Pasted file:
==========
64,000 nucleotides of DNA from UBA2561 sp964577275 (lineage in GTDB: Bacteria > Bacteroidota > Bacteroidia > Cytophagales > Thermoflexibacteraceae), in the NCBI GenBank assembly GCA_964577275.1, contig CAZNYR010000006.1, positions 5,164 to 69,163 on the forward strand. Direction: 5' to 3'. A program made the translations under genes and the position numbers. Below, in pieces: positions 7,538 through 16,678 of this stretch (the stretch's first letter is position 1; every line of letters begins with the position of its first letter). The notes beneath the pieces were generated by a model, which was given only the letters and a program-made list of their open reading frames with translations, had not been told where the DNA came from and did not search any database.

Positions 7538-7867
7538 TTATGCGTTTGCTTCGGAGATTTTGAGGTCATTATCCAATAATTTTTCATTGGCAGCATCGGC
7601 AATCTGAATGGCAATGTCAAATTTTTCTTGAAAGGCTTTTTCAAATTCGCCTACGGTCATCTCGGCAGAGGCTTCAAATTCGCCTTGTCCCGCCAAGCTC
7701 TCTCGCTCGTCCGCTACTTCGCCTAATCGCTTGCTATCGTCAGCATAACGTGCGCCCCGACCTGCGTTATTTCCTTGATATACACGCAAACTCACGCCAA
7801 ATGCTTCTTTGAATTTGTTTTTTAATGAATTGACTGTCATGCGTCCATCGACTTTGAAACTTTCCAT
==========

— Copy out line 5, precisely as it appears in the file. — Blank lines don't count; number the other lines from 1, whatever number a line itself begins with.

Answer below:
7701 TCTCGCTCGTCCGCTACTTCGCCTAATCGCTTGCTATCGTCAGCATAACGTGCGCCCCGACCTGCGTTATTTCCTTGATATACACGCAAACTCACGCCAA